Moscow’s urban planning: rebuilding a part of the city

Russia’s capital city is undertaking one of the largest urban renewals in history

It is one of the most ambitious residential building programmes ever undertaken: Over 4,000 Soviet-era prefabricated buildings from the 1950s and 1960s will be demolished and rebuilt in Moscow. It covers 30 million square meters and involves two million people, or 10% of the city’s population. This “renovation programme”, as it is called, was approved by the Duma, Russia’s parliament, in June 2017. It will redesign entire sections of Moscow, which has been at the centre of a massive renewal for years.

The programme does not involve public housing, but rather privately owned residences. Under the law, all it takes is the approval of two thirds of the inhabitants to be in favour of demolition for the wrecking crews to move in. Even though the majority of them have accepted demolition, there have been protests by some against it.

The programme foresees the demolition and reconstruction of 90% of the buildings in the areas identified for renewal. Residents who have approved demolition have been given 90 days to leave their respective apartments. They are to settle in temporary housing until their new homes are built.

To win support for the programme, which has the enthusiastic support of Mayor Sergey Sobyanin, city officials promise the new apartments will be of better quality, larger and more modern and comfortable.  

Although the timetable for the next steps to be taken after evacuation has not been officially decided, the first cases show how quickly it can all happen. Some of the first apartment blocks to be emptied in the northern area of Butirsky were demolished in a single day.  

Despite the protests by some residents, most defend the programme in the hopes of obtaining better living conditions. City officials support it, convinced that it will be the most effective way to modernise Moscow.

Aerial panoramic view of Moscow

In an interview published on the city’s website, Marat Khusnullin, the deputy mayor in charge of urban planning, explained how the programme will not only bring better housing but also enhance urban development.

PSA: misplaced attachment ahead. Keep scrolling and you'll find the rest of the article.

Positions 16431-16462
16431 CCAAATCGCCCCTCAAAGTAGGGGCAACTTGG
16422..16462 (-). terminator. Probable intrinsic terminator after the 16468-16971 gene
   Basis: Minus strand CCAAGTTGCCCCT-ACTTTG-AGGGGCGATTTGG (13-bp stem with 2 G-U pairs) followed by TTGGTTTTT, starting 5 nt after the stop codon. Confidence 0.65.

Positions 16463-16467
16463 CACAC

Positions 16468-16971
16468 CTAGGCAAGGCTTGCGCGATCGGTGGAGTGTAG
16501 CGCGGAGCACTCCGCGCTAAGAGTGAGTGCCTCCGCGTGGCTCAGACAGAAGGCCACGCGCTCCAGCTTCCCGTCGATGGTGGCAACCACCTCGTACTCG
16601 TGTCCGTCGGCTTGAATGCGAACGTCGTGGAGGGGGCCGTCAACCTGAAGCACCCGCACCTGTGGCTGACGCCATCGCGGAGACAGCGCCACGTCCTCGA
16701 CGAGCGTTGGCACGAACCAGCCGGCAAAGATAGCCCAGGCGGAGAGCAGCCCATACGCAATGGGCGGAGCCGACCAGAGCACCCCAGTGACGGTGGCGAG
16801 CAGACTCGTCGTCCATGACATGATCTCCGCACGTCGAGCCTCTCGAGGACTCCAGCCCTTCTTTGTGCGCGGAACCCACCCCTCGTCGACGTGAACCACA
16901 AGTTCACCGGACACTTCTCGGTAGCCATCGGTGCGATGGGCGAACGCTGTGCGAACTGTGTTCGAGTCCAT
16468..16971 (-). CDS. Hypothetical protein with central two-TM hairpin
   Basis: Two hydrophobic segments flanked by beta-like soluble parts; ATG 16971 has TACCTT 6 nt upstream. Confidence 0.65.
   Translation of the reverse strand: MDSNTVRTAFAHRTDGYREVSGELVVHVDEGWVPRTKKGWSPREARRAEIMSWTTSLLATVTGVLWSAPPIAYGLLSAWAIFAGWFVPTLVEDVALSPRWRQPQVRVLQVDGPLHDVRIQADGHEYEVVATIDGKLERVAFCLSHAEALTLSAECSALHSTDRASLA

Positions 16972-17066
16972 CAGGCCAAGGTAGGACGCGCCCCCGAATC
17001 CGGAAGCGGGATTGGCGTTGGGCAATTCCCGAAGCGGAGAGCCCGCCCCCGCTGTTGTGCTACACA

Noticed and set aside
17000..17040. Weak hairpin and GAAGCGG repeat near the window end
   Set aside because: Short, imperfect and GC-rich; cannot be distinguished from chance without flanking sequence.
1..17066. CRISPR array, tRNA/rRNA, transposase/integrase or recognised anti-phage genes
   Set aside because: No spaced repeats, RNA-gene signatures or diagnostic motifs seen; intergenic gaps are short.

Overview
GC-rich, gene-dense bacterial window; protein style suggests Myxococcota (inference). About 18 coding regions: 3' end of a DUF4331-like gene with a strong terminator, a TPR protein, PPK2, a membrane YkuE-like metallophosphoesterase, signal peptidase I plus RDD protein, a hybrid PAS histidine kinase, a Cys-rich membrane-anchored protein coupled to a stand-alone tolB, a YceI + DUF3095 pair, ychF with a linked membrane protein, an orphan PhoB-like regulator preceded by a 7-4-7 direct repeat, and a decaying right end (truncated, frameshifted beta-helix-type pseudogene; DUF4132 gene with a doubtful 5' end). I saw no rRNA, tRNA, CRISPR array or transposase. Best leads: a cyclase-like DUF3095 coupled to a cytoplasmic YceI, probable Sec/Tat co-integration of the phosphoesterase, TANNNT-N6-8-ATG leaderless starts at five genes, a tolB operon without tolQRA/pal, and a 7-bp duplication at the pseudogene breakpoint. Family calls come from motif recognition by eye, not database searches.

“The concrete jungles, as Moscow’s bedroom communities were rightly dubbed, were erected over decades,” he said. “Now they must become a thing of the past.”

According to the city’s plans, the new residential buildings will not simply be replicas of what they replace. Instead, the entire neighbourhood where they are located will get a re-think. The number of parking spaces, for example, will double, while public spaces will be reinterpreted in a more modern way.

“For example, when they go into their courtyards, residents will find peace and comfort where there will be a minimum number of cars,” said Khusnullin. “We will provide pedestrian walkways from residential buildings to subway stations and bus stops.”

All of this is intertwined with an equally ambitious plan to upgrade Moscow’s most important transport arteries. The city has dubbed it “My Street” and, according to news reports from the likes of “The Moscow Times”, it will be completed by 2020. It calls for repaving 180 streets, most of which are in the center. The city has already spent $1.6 billion between 2015 and 2017, not including an additional $1.6 billion earmarked for the remaining years, according to the newspaper.  Once completed, the city’s livability will be significantly improved, bringing Moscow nearer to the top ranks of the most beautiful and modern cities in the world